The team from slot three of the Tioman Island Reef Check expedition have, despite some nervous apprehension, passed their full set of identification examinations with flying colours and are now ready to hit the high seas and begin surveys. We board the Araliya tomorrow for the final leg of this, the inaugural Malaysian expedition. The data these teams have gathered, will join a growing body of such data that the Reef Check organisation collects from coral reef locations around the world. The hard work of the team members from this and similar expeditions will be used by scientists, conservation organisations and policy makers to plot their course into the future as they develop their approaches to the management of these precious but poorly understood ecosystems. The people on this expedition could have had an easy holiday under an umbrella with a good book, but they have instead dedicated their time off work to a cause, which desperately needs their boots on the ground (or in this case fins). My hat off to all of you.
The first full day of Reef Check training for slot three of the Tioman Island expedition is going well. The difference between snappers and bream is not causing serious conniptions. The subject of “deep reefs” came up so I sent a quick email to Tom Bridge of James Cook University, an authority on the matter. Before the end of the classroom session, Tom had sent an elaborate and awesomely interesting reply on the nature and role of these off limit ecosystems. The reading of his email at the end of the class provided a brilliant opportunity to get input from a leader in an unusual field of reef research. It also showed how valuable are scientists who care enough to make such an effort to educate the public. Cheers Dr Bridge!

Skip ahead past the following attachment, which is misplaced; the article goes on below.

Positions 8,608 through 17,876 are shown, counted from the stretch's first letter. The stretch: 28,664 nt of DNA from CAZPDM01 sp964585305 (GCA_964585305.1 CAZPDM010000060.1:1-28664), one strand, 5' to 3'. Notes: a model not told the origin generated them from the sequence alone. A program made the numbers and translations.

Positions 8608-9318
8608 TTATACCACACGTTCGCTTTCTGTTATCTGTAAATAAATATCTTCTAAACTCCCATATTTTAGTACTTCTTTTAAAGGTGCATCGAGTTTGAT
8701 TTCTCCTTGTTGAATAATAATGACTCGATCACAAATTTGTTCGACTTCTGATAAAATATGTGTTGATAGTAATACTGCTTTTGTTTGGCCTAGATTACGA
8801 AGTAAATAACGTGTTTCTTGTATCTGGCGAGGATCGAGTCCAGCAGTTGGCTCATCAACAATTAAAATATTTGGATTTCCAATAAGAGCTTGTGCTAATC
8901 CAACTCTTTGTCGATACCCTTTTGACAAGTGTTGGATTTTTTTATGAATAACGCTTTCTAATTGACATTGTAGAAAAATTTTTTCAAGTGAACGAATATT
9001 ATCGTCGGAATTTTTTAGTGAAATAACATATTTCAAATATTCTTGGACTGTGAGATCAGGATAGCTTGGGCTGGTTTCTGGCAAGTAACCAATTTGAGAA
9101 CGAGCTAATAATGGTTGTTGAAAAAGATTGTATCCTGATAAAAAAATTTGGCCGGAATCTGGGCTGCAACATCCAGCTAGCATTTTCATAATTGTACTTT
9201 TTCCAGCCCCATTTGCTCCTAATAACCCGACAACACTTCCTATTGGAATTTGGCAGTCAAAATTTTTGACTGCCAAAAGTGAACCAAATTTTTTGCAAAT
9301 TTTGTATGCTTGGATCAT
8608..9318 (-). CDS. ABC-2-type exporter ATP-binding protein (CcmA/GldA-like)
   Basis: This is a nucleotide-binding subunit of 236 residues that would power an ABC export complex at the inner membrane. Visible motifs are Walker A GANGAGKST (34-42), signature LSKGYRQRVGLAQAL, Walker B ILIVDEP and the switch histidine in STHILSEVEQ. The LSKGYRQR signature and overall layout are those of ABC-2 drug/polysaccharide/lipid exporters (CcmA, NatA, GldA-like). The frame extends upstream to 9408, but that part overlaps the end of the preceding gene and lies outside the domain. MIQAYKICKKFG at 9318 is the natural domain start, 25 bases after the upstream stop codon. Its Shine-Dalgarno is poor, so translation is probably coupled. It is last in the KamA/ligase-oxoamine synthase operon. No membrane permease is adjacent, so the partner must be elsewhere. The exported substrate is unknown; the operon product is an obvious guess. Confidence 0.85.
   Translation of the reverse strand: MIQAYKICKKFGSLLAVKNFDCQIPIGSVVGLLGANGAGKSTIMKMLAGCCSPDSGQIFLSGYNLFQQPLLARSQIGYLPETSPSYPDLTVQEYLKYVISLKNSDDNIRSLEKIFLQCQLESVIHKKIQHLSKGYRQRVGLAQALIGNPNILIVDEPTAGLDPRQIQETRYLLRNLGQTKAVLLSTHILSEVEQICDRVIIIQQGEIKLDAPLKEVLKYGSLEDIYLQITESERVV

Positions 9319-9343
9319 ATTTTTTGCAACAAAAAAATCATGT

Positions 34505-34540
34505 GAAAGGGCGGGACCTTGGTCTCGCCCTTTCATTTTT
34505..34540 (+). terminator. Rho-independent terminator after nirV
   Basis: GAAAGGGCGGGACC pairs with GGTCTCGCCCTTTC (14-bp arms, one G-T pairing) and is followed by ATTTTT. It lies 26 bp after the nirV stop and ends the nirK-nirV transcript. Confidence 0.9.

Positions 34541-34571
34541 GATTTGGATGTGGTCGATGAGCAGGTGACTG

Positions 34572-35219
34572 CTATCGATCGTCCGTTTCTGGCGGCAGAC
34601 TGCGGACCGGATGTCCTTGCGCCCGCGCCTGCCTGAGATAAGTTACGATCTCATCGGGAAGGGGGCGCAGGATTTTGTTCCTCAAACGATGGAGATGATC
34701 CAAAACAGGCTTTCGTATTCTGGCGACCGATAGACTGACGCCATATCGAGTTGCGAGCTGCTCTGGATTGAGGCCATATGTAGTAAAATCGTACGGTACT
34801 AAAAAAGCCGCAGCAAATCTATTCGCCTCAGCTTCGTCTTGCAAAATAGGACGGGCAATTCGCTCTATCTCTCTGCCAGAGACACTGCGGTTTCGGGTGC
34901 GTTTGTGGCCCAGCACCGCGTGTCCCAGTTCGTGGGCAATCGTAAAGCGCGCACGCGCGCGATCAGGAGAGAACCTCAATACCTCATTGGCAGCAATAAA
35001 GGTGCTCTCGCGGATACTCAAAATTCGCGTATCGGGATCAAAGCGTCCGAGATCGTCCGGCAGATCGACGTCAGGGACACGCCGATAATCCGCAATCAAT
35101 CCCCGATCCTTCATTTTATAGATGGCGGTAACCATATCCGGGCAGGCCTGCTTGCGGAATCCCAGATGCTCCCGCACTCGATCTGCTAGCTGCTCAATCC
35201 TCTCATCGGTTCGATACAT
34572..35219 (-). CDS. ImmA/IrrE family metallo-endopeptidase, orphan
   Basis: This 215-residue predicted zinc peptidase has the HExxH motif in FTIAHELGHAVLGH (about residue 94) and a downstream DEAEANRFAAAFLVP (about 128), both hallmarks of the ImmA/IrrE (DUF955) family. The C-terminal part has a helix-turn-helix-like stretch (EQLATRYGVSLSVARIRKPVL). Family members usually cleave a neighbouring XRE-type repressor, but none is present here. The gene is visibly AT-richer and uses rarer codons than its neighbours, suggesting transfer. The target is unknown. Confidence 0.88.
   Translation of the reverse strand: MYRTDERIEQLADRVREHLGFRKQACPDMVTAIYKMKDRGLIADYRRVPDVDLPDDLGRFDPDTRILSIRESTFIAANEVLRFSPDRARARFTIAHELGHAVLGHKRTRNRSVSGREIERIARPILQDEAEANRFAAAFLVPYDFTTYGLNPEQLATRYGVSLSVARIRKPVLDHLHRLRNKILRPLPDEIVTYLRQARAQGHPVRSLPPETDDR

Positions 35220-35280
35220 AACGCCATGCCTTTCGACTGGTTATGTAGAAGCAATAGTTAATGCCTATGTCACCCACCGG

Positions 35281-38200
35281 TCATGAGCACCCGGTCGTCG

P.S. A video blog of slot 1 is now also available (see below).
Today marks the last day of the second slot of the Biosphere Expeditions / Reef Check project to Tioman Island in Malaysia. Despite various challenges, including the temporary loss of a team member due to an ear infection and the loss of the compressor for half the slot, we did not miss a single research dive and even got in a couple of leisure dives. The team worked overtime to surmount the difficulties and Ed, with his bad ear, took on the deck divemastering duties and data processing like a pro. Full kudos to this group of excellent expeditioners and thank you for all your help!
The first real day of ocean based Reef Check with the second team begins with a glassed out sea and 20+ meters of visibility. We are heading to Chebe to survey some reef that as yet has escaped the attention of the Reef Check process. The “fish team” timing on the transect is very good which keeps the rest of the procedure in check, making Katie a happy scientist.
Finally, after a day of challenging currents bravely fought, reef valiantly surveyed and seas almost too big for the RIB, we are under full sail with Maarten at the helm (see picture below). We’re heading to a remote island west of Tioman to survey sites that our expedition scientist Katie herself has not dived. We’ll attempt a night dive here, the first of the expedition thus far. Although the wind has been either nonexistent or too erratic to be of use, it’s been smooth sailing so far.